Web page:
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The Durham Symphony Orchestra, under the baton of William Henry Curry, presented this concert of “Celebrations!” at the historic Carolina Theatre in downtown Durham. The celebrations included the bicentennial of the birth of the great German composer, Richard Wagner (1813-1883), the world premiere of a composition by Stephen Jaffe, and a performance by the latest Young Artists Competition Winner, Ledah Finck.
Opening with the stirring Act 3 Prelude and Bridal Chorus, from Wagner’s Lohengrin, the slightly beefed up* Durham Symphony Orchestra proclaimed their intention to make this a celebration to remember. The opening was crisp and energetic, and the bridal chorus arranged for orchestra delivered the beauty and majesty of this well-known, but usually misunderstood hymn of blessing for the wedded couple. *(There were a couple of additional woodwinds and brass to enhance the Wagner sound and to meet the score requirements of the Jaffe piece.)
“Still Life With Blue” by the very busy Duke University Mary and James H Semans Professor of Composition and active composer, Stephen Jaffe, was heard for the first time. It is ultimately the first movement of the suite, Southern Lights created in 2012 at the invitation of Music Director William Henry Curry for the Durham Symphony Orchestra. The opening theme is introduced by the solo trombone; strings come in to support the theme as it is played again by the alto saxophone with the trombone now enriching the harmony. The thematic material is developed rhythmically and harmonically with gentle blues chords. The idiom seems similar to that introduced to us by George Gershwin and Ferde Grofé. It is clearly classical in form and development and clearly jazz in derivation and style. It ends with a gentle timpani beat while the rich jazz harmonies fade to a quiet ending evocative of watching the sun light fade behind the hills from a weathered old porch.
Ledah Finck, hails from Boone, North Carolina and has been studying the violin since she was four. She finished her senior year of high school at the North Carolina School of the Arts in 2011-12 and is now in her first year as a music major at UNC Chapel Hill. On this program she played the Violin Concerto No. 5 in A minor, Op 37 by Henri Vieuxtemps (1820-1881). Playing a violin constructed by her father, a Master Cabinet Maker and craftsman, she dedicated her performance to the memory of her late teacher, Richard Luby.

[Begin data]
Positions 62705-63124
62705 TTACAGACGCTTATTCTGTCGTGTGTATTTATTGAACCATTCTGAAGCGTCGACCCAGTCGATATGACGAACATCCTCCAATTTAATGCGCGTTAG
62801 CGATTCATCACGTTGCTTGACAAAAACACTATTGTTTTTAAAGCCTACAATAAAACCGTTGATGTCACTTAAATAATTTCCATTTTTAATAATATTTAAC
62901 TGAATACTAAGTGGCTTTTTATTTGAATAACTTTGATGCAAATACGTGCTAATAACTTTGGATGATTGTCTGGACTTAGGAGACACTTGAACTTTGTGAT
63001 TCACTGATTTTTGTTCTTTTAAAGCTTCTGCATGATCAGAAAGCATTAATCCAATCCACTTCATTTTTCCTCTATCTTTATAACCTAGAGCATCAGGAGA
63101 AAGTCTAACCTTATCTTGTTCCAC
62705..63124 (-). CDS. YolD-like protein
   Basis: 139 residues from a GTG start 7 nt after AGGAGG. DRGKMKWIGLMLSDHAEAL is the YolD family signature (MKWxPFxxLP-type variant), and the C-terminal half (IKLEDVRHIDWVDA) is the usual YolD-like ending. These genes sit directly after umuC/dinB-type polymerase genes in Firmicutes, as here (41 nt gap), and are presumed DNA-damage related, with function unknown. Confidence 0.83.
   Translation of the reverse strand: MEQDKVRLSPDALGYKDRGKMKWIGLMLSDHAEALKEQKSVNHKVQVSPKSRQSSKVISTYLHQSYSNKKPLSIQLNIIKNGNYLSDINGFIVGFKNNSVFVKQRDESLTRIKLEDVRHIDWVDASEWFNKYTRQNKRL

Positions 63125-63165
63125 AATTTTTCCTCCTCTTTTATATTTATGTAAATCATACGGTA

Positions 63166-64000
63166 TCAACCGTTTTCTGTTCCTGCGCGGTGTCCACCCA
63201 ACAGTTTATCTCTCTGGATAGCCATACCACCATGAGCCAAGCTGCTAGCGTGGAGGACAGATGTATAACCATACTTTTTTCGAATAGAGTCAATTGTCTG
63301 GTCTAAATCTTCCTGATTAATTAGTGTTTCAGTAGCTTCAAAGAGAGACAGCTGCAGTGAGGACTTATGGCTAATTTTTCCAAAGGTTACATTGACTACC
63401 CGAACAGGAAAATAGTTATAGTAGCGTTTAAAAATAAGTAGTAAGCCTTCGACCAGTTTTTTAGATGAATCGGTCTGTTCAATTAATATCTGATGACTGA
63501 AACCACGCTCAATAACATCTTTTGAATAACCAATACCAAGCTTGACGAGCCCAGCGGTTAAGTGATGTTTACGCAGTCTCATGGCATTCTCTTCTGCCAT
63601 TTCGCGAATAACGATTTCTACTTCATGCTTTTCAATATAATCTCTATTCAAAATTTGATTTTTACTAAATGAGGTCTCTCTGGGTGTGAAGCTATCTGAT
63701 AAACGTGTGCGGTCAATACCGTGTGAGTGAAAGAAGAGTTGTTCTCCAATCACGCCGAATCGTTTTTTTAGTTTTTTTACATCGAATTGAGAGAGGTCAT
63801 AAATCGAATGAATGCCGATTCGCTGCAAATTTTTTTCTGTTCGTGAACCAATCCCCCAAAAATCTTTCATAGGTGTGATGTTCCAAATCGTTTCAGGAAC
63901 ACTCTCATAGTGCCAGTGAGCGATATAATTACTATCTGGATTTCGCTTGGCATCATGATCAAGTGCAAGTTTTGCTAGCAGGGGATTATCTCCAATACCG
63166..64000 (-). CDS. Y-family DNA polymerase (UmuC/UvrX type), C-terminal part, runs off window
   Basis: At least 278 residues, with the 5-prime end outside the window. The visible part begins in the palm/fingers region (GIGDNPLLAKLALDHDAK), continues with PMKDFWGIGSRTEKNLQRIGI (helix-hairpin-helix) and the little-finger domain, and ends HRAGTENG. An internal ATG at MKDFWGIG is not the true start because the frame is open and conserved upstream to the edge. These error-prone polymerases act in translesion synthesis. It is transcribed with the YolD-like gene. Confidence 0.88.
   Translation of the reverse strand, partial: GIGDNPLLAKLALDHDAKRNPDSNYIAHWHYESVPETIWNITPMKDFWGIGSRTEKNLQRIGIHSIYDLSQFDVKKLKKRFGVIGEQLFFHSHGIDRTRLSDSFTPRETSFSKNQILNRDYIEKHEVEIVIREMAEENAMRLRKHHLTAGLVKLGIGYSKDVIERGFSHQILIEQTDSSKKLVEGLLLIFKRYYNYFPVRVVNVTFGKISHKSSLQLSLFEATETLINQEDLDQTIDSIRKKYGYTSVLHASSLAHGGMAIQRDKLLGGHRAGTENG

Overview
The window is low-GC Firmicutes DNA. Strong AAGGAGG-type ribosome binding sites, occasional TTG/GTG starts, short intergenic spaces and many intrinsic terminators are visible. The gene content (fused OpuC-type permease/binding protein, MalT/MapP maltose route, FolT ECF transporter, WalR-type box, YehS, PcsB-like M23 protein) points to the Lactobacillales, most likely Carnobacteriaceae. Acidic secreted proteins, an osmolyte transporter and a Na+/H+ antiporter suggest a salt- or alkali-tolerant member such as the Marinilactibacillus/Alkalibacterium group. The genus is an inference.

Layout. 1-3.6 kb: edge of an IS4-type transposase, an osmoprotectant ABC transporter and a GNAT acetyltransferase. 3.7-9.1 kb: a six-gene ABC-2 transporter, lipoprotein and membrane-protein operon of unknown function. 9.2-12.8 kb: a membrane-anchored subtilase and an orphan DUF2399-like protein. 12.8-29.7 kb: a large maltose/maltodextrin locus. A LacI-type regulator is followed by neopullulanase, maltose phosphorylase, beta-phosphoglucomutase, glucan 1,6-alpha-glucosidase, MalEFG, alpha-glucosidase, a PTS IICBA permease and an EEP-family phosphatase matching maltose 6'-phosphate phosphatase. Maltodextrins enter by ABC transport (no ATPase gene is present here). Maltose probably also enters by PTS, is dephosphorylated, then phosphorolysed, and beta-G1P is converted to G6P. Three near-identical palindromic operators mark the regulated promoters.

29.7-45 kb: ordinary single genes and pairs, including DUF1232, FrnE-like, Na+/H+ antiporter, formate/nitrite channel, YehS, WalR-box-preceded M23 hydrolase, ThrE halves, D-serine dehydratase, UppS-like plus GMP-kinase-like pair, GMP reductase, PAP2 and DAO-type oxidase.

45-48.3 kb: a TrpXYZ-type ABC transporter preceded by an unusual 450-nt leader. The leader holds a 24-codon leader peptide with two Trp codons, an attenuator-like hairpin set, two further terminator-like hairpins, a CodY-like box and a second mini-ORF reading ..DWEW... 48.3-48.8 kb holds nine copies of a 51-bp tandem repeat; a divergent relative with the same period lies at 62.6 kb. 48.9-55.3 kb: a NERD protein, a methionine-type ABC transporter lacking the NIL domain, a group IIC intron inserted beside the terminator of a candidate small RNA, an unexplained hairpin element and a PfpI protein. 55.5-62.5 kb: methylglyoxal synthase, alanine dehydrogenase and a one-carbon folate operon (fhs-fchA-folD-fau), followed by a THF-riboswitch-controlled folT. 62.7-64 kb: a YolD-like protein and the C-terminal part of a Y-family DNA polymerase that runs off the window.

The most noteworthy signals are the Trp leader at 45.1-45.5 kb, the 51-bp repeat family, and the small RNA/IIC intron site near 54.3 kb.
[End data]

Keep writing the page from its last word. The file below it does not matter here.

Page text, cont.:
Frick performed with calm confidence and brought forth a smooth silken tone in sustained passages and a well-managed lively sense of excitement in technically demanding passages. She was especially impressive in the cadenza maintaining a steady trill on one string, while producing the melodic dance around it with expressiveness.
After an intermission Maestro Curry returned to the podium to conduct a complete performance of Stephen Jaffe’s Southern Lights; “Still Life With Blue” is described above. “Cut Time II” is marked “Fast, bright, but slightly heavy (Gospel feel).” Its emphasis is riff-based rhythm. A clarinet note continues into the layered meditative coda, “A Smile”, which incorporates recordings of children learning and rehearsing music, as if to look forward into the future with a smile. (Comments from Jaffe’s notes.)
Wagner was approached by the American Centennial Committee in Philadelphia with a commission to compose a march in honor of the US Centennial in 1876. Though Wagner was always in need of money, he was uninterested in commercial projects. His ambition was to get into people’s emotions and change the world for the better. Never-the-less, he accepted the commission and by all evidence tossed off the twelve-minute piece with little thought and no inspiration. The "American Centennial March" sounds somewhat heroic, but about American as bratwurst and kraut. It has about as much passion in it, as a hot dog with no toppings. When Wagner wrote it, he was deeply immersed in rehearsals and other preparations for the first full performance of Der Ring des Nibelungen at the Bayreuth Festival (August, 1876). It should be no surprise to us given the circumstances that we got flat beer for our big celebration. It was interesting to hear a good live performance of this seldom heard work and for that we are grateful.
Rienzi was Wagner’s first successful opera. It was built around Meyerbeer’s French Grand Opera style and it was probably Wagner’s biggest money-maker during his lifetime. He knew he could use that formula and write more, even bigger successes. But as pointed out in the preceding paragraph, Wagner had other ambitions. So instead of another grand opera which is clearly what the people wanted, he wrote a dark, psychological drama about a man cursed to sail the sea forever without relief and only the steadfast faithful love of a good woman can save him. So The Flying Dutchman was the first opera Wagner was willing to claim. He rejected Rienzi and it has never been performed at the Bayreuth Festival. Even so, the Overture to Rienzi is often performed in the concert hall. It is glorious music and the Durham Symphony Orchestra under Curry’s clear leadership provided an exciting and gratifying performance.